Michael Green quickly dismissed any notion that there was any semblance of ‘breathing room’ in tensions after the North Korean rocket disintegrated shortly after takeoff, surely embarrassing the new regime and evincing just how hollow their posturing tends to be. He referenced a very reliable historical record that predicts a fresh underground nuclear test is almost assured to come in the near future. He also stated that one of the most pressing threats of the DPRK’s progress in nuclear technology is a repeat of their past history of enabling third-party transfer to various sympathetic Middle Eastern tyrannies. Green cited traced evidence in stockpiles from Libya and Syria as proof of previous transfers, with no sign that Kim Jong-un would think twice about doing so again, with Iran and Burma as likely recipients. In his opinion the US should proceed with stern, refreshingly consistent pressure in the form of more financially effective sanctions and a renewed effort to interdict the threat of third-party WMD materiel transfer.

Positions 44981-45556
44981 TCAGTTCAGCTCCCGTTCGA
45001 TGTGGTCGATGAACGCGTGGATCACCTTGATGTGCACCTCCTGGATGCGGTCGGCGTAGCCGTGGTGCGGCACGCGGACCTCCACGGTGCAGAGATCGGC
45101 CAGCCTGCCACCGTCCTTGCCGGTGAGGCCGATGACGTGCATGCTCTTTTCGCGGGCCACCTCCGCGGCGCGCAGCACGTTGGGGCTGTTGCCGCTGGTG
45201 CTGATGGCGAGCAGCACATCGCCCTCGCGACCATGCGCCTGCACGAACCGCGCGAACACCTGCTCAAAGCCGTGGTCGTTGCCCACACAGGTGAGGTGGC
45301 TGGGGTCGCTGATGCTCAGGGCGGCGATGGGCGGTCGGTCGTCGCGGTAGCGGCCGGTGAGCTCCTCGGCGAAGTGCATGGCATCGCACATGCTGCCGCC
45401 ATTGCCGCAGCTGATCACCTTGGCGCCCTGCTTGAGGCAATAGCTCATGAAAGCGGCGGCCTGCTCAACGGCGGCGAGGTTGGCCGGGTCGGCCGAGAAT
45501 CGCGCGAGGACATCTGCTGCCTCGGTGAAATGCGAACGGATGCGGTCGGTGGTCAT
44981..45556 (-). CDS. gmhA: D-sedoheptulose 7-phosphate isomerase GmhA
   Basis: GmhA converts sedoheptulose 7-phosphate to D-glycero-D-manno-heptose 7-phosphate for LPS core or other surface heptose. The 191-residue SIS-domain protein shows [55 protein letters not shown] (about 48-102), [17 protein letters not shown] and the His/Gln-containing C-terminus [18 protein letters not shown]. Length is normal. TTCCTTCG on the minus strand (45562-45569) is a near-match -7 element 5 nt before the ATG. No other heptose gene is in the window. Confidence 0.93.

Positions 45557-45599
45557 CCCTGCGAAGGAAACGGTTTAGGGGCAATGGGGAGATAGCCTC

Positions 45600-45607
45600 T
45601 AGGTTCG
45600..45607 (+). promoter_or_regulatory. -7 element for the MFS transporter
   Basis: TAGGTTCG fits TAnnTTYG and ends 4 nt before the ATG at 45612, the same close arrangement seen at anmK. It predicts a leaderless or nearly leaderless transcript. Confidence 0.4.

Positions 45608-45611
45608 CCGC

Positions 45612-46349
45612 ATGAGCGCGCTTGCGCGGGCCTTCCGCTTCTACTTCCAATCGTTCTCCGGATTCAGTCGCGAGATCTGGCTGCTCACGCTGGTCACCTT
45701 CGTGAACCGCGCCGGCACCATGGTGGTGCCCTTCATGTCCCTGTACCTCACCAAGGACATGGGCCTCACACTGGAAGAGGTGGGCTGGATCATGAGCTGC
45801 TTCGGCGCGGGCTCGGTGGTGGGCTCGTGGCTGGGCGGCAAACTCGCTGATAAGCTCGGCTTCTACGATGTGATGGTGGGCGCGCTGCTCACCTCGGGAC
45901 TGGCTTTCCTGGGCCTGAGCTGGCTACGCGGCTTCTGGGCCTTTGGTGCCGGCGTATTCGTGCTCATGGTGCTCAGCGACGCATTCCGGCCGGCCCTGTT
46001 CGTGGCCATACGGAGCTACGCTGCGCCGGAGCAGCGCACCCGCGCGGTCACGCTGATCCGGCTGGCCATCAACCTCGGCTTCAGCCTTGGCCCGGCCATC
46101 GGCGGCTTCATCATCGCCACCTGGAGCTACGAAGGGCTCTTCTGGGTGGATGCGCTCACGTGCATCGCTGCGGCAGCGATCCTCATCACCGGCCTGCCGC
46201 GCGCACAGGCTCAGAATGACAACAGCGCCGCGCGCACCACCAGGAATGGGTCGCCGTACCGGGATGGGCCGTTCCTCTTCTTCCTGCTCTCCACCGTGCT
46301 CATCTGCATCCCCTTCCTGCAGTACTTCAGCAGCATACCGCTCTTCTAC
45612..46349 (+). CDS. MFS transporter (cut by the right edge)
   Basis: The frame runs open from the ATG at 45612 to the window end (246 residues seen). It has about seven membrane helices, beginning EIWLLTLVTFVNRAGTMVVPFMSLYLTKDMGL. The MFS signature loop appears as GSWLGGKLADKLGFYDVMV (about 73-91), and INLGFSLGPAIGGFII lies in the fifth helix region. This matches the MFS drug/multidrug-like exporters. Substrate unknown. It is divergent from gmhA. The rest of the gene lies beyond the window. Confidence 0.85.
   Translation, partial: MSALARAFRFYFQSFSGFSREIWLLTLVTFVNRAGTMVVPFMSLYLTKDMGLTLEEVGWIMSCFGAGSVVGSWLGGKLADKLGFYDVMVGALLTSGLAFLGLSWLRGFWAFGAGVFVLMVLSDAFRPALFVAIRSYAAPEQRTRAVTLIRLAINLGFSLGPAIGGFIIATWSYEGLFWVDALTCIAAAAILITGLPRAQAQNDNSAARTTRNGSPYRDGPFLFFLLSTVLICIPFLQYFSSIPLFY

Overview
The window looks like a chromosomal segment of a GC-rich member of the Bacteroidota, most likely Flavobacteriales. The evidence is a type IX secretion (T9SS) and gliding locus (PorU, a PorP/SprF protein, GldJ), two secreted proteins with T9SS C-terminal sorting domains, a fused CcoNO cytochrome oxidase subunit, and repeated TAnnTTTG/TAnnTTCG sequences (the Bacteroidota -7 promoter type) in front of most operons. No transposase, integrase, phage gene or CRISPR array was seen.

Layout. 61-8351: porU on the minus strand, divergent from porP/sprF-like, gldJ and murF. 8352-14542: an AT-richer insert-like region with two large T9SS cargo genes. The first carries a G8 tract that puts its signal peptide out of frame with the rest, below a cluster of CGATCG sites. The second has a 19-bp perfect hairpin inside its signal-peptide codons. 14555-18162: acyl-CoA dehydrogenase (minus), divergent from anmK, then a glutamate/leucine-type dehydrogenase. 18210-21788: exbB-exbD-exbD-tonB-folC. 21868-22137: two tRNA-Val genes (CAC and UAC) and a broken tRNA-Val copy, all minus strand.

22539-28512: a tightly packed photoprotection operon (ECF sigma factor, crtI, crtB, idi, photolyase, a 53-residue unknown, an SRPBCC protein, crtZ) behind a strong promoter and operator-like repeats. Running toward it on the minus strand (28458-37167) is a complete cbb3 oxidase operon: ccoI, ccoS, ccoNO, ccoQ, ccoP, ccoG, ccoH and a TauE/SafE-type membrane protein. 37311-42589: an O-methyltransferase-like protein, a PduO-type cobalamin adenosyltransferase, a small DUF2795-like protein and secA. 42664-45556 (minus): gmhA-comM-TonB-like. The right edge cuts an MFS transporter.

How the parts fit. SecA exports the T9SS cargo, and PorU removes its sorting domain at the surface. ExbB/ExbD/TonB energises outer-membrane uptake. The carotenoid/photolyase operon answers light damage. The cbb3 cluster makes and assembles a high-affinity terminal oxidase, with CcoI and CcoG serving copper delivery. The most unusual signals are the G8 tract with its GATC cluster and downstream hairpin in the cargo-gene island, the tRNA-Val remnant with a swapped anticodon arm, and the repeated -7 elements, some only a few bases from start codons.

Scott Snyder outlined several building blocks to what he perceived to be an effective diplomatic path with North Korea. Like the rest of the panel, he repeatedly emphasized a need for stronger international response to North Korea’s hostile posturing. He said he was troubled by the degree of reliance on China as something of a diplomatic proxy in even having working knowledge of North Korean leadership at the highest level, and stated that while the US should continue to work with China on a smaller scale, the US must find a way to deal more directly with upper echelons of Pyongyang. He also criticized the current sanctions, saying that while they effectively close the front door, China leaves the backdoor open and that North Korea continues to mass hard currency through a broad range of illicit activities, much of which is channeled through the support of the Chinese government’s quiet refusal to enforce almost any of the current sanctions. He supports the others’ advice to target sanctions and other political pressure on Chinese banks as a means of pressuring Kim Jong-un in a real way. Finally, Snyder outlined the role of an increased information channel with the North Korean people, some manner of, as he put it, “Long-range education and socialization with Western thinking to help in inducing internal change”.